SARAH MIRK: So it was plausible up until that point of the Aryan dominatrix?

ZACK: It wasn't an issue of plausibility, it was an issue of tolerability. As revolutionary as it was to have Uhura, especially as a woman of color, being on the bridge, and not being a maid on TV, she was still just a communications officer. Which at the time was amazing. But on Next Generation, there were many times when Crusher basically had to read Picard the riot act. When Polaski took over for her in season two, she's presented as somebody who's not gonna take any shit from Picard. And while most of, especially Troi's episodes had to do with romantic dalliances or being violated by aliens, Crusher's episodes generally were pretty good, it gave female characters a lot more agency on the show.

SARAH MIRK: But it sounds like what you were saying comparing Star Trek to that person who claims to 'not notice gender,' is that Star Trek maybe gets too much credit for being progressive. In what ways do you find Star Trek to be still retro?

ZACK: If we're looking at current Star Trek, if we're looking the last movie, it's a very sexist movie. The whole male gaze on Uhura, in the new movie, it's like, “how quickly can we get her into her underpants?”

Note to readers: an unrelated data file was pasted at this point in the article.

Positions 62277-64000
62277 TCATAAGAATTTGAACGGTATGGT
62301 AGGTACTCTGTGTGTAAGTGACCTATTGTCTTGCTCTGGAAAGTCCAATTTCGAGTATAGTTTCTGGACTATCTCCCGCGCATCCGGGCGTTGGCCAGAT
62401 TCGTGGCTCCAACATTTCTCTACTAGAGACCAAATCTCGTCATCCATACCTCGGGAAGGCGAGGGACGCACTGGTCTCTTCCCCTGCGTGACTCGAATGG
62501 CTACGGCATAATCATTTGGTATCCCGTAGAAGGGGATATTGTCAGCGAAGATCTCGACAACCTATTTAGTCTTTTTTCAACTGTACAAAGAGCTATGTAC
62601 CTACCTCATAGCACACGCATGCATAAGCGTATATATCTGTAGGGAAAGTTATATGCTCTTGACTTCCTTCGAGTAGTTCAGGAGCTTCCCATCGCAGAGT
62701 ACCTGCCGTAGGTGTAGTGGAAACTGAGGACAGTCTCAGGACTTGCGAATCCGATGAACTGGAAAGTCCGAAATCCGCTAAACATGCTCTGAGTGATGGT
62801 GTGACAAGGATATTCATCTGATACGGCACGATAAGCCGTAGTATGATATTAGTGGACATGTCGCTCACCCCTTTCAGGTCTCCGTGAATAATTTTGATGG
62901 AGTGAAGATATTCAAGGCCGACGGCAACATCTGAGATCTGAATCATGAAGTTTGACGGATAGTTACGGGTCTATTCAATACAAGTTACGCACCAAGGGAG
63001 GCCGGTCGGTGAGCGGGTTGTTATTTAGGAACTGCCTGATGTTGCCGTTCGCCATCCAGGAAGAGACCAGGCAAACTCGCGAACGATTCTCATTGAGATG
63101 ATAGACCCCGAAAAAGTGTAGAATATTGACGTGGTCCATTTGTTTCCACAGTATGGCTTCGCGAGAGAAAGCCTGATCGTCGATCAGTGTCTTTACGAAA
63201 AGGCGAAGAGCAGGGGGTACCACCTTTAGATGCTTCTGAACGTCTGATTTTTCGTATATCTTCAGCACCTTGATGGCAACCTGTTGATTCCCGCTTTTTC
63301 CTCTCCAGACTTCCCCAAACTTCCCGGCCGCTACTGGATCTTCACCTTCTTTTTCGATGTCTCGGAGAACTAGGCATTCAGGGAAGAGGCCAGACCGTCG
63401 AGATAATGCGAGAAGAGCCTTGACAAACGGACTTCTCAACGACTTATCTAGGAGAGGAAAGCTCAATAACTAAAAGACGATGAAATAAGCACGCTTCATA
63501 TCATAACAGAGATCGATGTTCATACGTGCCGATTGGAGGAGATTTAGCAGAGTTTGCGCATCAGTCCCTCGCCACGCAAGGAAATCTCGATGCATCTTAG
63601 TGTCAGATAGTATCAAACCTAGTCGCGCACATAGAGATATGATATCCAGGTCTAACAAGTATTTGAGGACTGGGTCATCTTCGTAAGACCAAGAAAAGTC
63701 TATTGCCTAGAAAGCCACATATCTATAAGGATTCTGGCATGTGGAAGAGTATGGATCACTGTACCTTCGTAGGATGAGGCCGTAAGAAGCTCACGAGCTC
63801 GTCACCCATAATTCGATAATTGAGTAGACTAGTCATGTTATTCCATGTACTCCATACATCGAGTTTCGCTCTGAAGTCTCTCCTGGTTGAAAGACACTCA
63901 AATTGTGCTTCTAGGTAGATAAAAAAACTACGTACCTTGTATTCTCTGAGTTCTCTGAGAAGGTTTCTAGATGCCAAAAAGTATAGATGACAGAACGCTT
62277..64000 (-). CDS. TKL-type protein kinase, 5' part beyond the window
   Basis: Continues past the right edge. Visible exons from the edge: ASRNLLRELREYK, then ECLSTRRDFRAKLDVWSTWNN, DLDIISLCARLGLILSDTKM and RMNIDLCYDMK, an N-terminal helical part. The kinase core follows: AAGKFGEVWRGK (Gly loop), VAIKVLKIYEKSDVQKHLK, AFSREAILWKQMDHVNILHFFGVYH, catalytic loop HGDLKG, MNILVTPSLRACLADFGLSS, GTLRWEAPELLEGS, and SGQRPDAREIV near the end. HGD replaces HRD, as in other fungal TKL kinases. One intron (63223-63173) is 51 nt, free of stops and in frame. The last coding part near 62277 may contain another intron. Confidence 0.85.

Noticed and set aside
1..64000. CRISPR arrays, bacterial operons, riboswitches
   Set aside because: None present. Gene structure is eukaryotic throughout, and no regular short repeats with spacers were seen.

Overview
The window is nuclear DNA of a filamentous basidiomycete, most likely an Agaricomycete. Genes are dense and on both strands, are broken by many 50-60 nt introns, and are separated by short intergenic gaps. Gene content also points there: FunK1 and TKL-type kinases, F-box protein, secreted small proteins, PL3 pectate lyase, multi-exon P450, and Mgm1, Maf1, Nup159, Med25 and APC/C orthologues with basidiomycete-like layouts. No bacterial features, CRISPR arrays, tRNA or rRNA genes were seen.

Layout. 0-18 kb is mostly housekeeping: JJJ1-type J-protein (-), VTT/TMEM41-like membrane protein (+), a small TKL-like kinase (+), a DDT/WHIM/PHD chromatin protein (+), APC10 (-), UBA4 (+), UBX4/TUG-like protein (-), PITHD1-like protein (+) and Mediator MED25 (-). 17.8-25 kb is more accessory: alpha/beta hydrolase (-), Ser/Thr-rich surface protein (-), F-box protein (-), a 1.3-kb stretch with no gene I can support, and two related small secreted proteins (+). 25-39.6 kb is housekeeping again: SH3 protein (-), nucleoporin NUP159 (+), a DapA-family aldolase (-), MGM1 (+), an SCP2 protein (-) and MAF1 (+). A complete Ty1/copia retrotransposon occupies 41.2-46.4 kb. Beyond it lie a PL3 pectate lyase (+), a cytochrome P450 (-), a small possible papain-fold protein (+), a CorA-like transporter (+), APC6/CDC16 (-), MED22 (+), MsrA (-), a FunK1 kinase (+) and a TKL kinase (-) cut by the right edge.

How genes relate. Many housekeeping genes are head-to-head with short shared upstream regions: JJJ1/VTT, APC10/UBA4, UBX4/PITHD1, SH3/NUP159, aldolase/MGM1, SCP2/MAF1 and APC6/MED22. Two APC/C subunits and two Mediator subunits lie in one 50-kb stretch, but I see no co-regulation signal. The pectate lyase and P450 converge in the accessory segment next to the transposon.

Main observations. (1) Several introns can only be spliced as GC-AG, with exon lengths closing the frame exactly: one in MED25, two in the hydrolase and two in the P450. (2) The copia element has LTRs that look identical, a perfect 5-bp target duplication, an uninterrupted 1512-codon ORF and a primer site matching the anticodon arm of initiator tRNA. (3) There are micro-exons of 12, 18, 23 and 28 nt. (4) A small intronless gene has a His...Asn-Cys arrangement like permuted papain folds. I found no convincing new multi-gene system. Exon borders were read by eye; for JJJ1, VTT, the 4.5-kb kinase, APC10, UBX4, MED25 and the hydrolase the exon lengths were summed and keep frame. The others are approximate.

SARAH MIRK: I think her very first scene is her – if you haven't seen the film –

ZACK: I think it's her second scene, but yeah.

SARAH MIRK: The first scene is her kicking some ass, and the second scene is her taking off her clothes, in her bed, not realizing that somebody's watching her.

ZACK: Kirk's underneath the bed watching her. And then the trailer for the new movie, depending on what trailer you watch, there's one of the trailers where it's just like – a still photo of a blonde woman in her underpants. Just for a second, that's all, it's just her standing there, arms up in the air. And that's it, it's like, action, action, action, action, underpants woman, action.

SARAH MIRK: Thank you so much Zack.

ZACK: Thank you.

SARAH MIRK: People can't find your zines online, but if they're ever lucky enough to come to Portland, they can find them at Floating World Comics, and Reading Frenzy. Again, the name is “A field guide to the aliens of Star Trek: Next Generation.”


SARAH MIRK: And now for a second opinion I'm talking with filmmaker Liz Lewis. On the night of the Star Trek premiere, we're actually sitting in the Star Trek book section at Powell's books.

LIZ LEWIS: Star Trek was a family tradition. I grew up with my Mom telling me about when she watched Star Trek: The Original Series with her brother, with TV trays. We grew up every Saturday night having pizza and watching Star Trek: Next Generation.

SARAH MIRK: When you were watching the show, did you think about gender, did you think about feminism and sexuality? Or was it not even on your radar when you were a kid?